Telecom Data for Enhanced Zika Surveillance
Merging Telecom Data with Zika Incidence Data to Create Nearly Real-time Monitoring of Zika Risk Flows
Organization: Dalberg Data Insights
Location: Brussels, Belgium
Problem: The main driver of long-distance Zika transmission are human travelers who are responsible for introduction of the disease into new locations. However, little is known about mobility patterns of people in developing countries, and reliable systematic insights regarding people’s travel are not available for surveillance and intervention planning.
Solution: Dalberg Data Insights team will leverage telecom data which is systematically collected, covers large pro-portions of population and is rich on information about individual and collective mobility. This data is routinely collected by mobile phone operators for billing purposes and, when aggregated to small geographical areas, can be merged with Zika incidence data. Dalberg Data Insights will develop an interactive user-friendly tool that allows for nearly real-time monitoring of population movement and related Zika risk flows, thus enabling identification of new areas susceptible to Zika introduction, and prioritizing small-scale areas where Zika interventions would have the highest impact. Insights from the app will be used for strategy planning at the state level in Brazil. This means a significant improvement in data availability for decision makers, who currently do not have any information on people’s mobility and expected spreading direction.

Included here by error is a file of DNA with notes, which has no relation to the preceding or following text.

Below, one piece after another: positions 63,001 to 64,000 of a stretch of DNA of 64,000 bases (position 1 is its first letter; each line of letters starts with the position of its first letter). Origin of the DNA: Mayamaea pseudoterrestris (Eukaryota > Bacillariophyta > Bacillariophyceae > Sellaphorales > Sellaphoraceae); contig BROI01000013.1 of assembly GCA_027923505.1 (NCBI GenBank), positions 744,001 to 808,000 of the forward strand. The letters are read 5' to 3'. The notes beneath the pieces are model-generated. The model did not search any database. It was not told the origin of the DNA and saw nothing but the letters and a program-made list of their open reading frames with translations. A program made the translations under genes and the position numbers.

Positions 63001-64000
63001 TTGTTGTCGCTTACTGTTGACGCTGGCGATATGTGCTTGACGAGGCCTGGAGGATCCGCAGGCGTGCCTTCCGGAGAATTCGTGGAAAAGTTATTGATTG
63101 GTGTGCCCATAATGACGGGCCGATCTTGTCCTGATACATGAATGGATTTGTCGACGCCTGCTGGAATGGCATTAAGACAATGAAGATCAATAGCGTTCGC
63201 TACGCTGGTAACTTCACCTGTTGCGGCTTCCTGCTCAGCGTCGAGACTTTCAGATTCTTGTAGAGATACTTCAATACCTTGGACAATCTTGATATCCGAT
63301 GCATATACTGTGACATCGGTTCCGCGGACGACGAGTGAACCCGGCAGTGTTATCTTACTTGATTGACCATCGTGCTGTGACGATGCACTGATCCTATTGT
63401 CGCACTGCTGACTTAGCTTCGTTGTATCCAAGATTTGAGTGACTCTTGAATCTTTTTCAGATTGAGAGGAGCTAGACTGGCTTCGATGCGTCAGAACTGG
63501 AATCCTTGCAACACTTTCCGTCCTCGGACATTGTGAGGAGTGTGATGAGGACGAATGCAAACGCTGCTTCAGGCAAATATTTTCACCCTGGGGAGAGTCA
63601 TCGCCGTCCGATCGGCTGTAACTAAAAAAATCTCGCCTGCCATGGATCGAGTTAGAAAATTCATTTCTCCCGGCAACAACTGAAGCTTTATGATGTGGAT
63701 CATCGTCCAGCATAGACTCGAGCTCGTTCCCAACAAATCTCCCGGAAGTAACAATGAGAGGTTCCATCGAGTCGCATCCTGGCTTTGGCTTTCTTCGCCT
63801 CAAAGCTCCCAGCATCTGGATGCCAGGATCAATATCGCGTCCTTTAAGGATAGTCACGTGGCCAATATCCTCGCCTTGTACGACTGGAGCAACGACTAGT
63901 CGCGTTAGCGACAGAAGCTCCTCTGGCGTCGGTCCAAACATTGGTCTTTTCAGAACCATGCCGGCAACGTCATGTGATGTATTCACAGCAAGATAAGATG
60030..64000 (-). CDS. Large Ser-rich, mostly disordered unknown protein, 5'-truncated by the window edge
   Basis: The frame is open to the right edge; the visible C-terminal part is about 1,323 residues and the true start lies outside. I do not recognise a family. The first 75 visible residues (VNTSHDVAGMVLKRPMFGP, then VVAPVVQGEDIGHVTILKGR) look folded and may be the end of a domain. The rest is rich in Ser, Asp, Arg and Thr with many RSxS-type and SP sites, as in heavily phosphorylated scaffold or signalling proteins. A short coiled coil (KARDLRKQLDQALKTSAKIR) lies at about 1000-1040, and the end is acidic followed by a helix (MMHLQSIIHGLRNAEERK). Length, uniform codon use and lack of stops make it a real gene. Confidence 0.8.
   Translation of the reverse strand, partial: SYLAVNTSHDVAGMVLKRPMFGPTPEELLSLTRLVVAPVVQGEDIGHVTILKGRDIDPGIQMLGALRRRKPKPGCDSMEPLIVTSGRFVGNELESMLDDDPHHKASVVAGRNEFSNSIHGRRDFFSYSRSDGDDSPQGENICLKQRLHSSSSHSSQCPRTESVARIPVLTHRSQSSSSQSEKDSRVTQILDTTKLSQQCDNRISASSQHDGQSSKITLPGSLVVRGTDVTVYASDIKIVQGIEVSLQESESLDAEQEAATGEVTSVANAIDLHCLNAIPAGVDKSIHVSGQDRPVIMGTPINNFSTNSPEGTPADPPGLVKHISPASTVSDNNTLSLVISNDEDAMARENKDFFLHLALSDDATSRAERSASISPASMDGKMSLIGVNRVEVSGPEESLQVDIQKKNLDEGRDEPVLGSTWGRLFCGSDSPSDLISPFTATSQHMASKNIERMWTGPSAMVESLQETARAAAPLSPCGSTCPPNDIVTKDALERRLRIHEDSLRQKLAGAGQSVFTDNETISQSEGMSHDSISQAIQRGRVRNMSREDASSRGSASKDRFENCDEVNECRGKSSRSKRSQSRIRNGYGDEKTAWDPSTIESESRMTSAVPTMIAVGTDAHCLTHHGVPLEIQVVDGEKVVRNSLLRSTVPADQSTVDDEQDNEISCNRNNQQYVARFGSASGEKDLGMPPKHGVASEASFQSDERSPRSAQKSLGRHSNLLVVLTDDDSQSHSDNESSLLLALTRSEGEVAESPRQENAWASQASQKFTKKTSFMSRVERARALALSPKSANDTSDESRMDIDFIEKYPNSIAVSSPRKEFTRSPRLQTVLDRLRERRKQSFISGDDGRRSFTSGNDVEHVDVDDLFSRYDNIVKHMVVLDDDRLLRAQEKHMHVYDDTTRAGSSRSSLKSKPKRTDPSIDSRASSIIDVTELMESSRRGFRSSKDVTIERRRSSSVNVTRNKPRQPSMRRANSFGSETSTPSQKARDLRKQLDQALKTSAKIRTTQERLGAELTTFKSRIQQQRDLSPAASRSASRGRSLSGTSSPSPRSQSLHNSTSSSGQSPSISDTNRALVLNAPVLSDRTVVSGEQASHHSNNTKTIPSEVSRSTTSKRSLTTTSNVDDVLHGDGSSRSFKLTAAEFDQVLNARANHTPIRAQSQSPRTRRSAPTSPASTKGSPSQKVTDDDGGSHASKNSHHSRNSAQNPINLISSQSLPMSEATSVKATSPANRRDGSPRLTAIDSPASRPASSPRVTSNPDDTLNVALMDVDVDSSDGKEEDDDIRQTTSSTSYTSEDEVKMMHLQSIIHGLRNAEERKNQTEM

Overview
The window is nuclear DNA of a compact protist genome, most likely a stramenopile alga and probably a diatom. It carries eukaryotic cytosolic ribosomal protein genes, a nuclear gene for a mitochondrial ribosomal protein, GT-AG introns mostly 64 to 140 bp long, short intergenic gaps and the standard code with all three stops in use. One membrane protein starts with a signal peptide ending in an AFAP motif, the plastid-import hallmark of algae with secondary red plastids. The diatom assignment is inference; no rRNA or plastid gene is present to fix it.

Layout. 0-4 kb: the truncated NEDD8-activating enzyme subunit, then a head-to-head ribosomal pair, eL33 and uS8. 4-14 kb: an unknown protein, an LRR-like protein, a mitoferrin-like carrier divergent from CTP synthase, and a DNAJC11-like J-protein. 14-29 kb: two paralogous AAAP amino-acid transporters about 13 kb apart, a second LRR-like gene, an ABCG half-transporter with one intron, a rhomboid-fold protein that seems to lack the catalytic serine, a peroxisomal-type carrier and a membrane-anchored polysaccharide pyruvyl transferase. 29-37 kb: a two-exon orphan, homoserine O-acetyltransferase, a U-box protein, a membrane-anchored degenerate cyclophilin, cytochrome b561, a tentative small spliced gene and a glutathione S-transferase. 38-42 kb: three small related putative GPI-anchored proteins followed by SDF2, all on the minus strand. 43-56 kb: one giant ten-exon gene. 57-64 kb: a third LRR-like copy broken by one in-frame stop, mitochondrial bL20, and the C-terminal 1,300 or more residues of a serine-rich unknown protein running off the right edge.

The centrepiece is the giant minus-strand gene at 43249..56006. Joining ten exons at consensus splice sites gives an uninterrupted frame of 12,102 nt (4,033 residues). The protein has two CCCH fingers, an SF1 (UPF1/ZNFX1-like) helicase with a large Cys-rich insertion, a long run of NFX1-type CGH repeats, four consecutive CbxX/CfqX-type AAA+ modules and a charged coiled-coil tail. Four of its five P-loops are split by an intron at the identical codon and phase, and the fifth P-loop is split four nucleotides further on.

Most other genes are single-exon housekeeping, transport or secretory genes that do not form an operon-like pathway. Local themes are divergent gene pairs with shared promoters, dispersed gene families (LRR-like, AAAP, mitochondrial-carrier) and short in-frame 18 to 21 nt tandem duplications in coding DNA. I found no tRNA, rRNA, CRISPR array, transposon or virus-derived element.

Alexis Eggermont – Master’s in Public Administration/International Development, Harvard University
Jerome Urbain – PhD, University of Mons (Belgium)
Jonathan Frisch – Master’s in Physical Sciences, Université Libre de Bruxelles
Kristyna Tomsu – Master’s in Clinical Linguistics, Consortium of University of Potsdam, University of Groningen and University of Eastern Finland
Rositsa Zaimova – Master’s in International Management, Ramon Lull University (Barcelona)
"Working for telecom operators in developing countries for many years, we realized that a great potential lies in their data from which we derive many useful insights for humanitarian and development purposes. We will do our best to capture this potential, translating the insights into user-friendly interactive tools."